On the whole, Bioware class systems are very much inspired by classic D&D. Luckily they aren't the only developer thinking about classes. To name but one, Squaresoft was equally inspired by D&D and rethought classes for their Final Fantasy game and called them jobs. Each character could become whatever job and grow stronger in said job. At any given time, the player is allowed to switch jobs or resume an old one. This new job would start the character from scratch, but the old job would retain its level and benefits gained would carry over. So it became possible to use Warrior perks as a newly reclassed Mage. The more high level jobs, the more character perks.

Final Fantasy job system Final Fantasy V's range of jobs, props if you can name them all.

Nintendo has its own take on the job system in its brilliant Fire Emblem series. Clear and simple as most Nintendo games are, it has base and advanced classes. Each receiving perks. For instance, a character that starts out as a Chevalier receives two class specific perks. It advances to the Paladin (mounted, speed, magic resistance, swords and lances) or Great Knight (mounted, physical defense, swords, axes, lances) class. Each of which yield their own pair of perks. Those perks persist through reclassing. Some of which counterbalance deficiencies from other classes. But it is the characters that makes the system stand out. Each of them has a natural inclination towards certain roles, collecting perks helps unlock their full potential. These inclinations and perks are inheritable, something to consider when you pair up characters and encourage them to have some offspring. Fire Emblem fully encourages the player to experiment.

Characters can serve more uses, for variation, for play styles (ranged combat vs melee combat), lore flavour (a party made up out of evil aligned classes). A class can be a job or role put on a character. A Necromancer conjures up different character image than a Cleric would. Of course those aren't set in stone. Obsessed with the undead, nefarious, self-loathing, eye twitching, nocturnally perverted... all realistic traits for a Cleric, putting those traits on a necromancer may provide an interesting twist on the player's expectations. Putting Malicia and Devotio together in a party where they need to cooperate sets up a comedy that writes itself: Hating each other at the onset, but then becoming fast, complimentary-role-filling-friends after they vanquish the ultimate evil. Each character is a tool in the shed, each challenge in the game could use a selection of these tools, which when put to good use form a sum greater then its parts. Cooperation is key.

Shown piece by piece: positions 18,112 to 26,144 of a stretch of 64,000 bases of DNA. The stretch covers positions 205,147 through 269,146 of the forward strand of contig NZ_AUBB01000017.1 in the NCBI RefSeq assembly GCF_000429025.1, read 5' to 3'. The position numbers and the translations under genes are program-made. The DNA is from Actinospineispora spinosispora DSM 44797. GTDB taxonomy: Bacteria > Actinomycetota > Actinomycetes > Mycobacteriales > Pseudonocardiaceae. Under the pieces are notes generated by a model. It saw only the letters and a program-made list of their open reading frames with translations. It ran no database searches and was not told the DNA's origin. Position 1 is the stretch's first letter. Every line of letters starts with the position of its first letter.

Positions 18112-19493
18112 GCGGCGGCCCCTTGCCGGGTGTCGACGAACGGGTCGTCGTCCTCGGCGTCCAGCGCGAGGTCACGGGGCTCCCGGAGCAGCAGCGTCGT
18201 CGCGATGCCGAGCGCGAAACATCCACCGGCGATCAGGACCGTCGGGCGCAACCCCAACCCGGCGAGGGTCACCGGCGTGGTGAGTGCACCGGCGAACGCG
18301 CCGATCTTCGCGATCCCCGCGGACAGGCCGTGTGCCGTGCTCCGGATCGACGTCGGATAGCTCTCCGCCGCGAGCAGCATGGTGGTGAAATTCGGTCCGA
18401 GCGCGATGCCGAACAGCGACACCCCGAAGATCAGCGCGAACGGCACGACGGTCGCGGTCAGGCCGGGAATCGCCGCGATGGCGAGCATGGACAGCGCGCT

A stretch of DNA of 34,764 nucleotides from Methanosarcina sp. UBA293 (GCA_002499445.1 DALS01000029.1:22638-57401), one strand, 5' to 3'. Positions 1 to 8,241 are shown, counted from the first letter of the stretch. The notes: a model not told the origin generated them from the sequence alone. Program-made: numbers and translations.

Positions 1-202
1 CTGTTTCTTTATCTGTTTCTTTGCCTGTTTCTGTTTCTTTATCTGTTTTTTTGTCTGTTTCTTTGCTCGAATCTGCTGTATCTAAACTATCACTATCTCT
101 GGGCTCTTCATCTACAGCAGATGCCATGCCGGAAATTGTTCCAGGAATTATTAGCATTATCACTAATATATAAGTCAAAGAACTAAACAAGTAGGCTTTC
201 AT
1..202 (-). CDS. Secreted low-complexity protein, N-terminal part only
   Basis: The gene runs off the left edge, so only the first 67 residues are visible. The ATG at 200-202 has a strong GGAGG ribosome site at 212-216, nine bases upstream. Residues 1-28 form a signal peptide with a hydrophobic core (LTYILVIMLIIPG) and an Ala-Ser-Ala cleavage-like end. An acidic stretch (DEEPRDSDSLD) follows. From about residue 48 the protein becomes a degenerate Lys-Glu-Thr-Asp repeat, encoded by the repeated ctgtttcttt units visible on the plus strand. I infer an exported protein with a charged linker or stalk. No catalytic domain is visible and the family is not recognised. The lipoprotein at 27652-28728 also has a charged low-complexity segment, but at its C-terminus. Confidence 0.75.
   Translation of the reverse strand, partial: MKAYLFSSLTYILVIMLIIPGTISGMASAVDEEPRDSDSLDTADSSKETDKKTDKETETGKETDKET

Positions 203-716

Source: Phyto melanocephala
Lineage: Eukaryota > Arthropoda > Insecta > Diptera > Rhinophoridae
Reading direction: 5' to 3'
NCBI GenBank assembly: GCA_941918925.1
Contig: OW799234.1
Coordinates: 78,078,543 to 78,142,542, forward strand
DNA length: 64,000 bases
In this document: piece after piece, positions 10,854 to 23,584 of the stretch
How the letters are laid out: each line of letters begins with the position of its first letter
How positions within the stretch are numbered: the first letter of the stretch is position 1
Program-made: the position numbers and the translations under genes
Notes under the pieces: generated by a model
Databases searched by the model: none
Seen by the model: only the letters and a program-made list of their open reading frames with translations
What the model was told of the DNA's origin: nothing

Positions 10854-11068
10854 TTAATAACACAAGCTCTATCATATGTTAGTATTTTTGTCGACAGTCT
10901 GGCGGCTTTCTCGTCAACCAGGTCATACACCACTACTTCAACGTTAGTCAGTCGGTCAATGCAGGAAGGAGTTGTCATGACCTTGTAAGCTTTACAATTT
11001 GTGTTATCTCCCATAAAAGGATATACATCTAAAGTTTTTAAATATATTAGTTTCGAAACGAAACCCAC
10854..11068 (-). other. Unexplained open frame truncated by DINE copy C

Malicia in action Guild Wars 2 has a spectacular take on the Necromancer class.

Obsessed with the undead, nefarious, self-loathing, eye twitching, nocturnally perverted... all realistic traits for a Cleric, putting those traits on a Necromancer may provide an interesting twist on the player's expectations.

It's hard to mistake a Warrior with full plate armour for spellcaster. There are a lot of associations that go with the usual typecasting. Putting a type on characters also helps explain what they are supposed to do. It also makes it easy to explain what its options are. Focus on the weapon in your hand, or focus on the shield in the other. Or go hog wild and ditch the shield to use both hands for weapons. It's also easier to role play. It's easier to get that a Wizard is book smart and a Warrior would know thing or two about weapon smithing. Compartmentalizing reality is something we do naturally and it's no different in games. But there's merit in subverting the player's expectation. It's what makes Pratchett's Discworld novels such fun to read: A Wizard university where it's exceptional to care about books, a Wizard with no affinity for magic, an elderly Barbarian blind to his own age, a society where everyone eyerollingly knows what the deal with ceremony is... in this universe that turns the fantasy genre upside down, the long lost heir to the kingdom, pure as morning dew, strong as an ox and thick as treacle - the usual starry eyed golden boy we find in every fantasy is the subverted element.
It takes much more creativity to come up twists on known formulas than to copy them. One of those being the usual trinity suspects. But the trinity is a system, not a class definition, and it could be made to work with whatever classes you can invent. Who says a Warrior should draw enemy attention when a Jester, or even a Bard, seems much more suited.